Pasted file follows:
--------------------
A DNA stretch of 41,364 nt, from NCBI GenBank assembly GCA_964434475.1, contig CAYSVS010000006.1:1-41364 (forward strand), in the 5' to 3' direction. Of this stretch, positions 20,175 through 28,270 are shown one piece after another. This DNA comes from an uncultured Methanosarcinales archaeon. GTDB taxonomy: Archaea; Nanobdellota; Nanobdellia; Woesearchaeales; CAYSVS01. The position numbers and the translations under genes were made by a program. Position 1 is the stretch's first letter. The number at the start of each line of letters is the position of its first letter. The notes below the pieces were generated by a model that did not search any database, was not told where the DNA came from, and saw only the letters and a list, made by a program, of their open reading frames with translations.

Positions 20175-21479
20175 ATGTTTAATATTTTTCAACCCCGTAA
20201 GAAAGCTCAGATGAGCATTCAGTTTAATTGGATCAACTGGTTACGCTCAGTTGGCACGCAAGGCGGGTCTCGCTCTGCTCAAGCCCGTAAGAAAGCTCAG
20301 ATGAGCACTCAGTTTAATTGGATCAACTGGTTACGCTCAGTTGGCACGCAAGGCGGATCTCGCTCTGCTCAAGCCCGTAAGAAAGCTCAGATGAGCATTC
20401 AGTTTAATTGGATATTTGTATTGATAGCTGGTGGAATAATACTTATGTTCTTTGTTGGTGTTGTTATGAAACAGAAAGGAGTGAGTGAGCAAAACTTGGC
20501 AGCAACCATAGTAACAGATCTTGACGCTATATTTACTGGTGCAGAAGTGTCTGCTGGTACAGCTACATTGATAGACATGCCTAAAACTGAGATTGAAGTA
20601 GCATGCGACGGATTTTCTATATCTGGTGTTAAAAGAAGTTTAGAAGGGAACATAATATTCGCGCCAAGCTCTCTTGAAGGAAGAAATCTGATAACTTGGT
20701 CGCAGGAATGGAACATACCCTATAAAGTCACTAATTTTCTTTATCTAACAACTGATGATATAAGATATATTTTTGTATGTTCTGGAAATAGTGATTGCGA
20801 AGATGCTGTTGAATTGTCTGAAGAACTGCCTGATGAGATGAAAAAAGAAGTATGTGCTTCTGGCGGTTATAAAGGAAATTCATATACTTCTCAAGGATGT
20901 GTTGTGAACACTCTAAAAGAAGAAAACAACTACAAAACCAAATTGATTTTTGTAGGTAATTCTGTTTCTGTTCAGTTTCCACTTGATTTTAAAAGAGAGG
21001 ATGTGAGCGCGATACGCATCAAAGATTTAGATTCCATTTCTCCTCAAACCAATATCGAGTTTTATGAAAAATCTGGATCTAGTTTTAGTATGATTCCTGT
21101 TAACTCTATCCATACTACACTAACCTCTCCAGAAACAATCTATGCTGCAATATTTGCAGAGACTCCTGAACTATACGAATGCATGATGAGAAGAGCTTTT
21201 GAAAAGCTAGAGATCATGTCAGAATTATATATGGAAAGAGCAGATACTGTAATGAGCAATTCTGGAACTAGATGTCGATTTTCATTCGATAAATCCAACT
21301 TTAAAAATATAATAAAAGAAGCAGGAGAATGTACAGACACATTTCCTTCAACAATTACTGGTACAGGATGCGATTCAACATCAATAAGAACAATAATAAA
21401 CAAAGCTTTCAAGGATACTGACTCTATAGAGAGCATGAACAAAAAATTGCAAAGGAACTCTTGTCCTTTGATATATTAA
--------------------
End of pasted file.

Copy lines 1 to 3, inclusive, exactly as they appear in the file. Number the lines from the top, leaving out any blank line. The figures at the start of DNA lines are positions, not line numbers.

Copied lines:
A DNA stretch of 41,364 nt, from NCBI GenBank assembly GCA_964434475.1, contig CAYSVS010000006.1:1-41364 (forward strand), in the 5' to 3' direction. Of this stretch, positions 20,175 through 28,270 are shown one piece after another. This DNA comes from an uncultured Methanosarcinales archaeon. GTDB taxonomy: Archaea; Nanobdellota; Nanobdellia; Woesearchaeales; CAYSVS01. The position numbers and the translations under genes were made by a program. Position 1 is the stretch's first letter. The number at the start of each line of letters is the position of its first letter. The notes below the pieces were generated by a model that did not search any database, was not told where the DNA came from, and saw only the letters and a list, made by a program, of their open reading frames with translations.

Positions 20175-21479
20175 ATGTTTAATATTTTTCAACCCCGTAA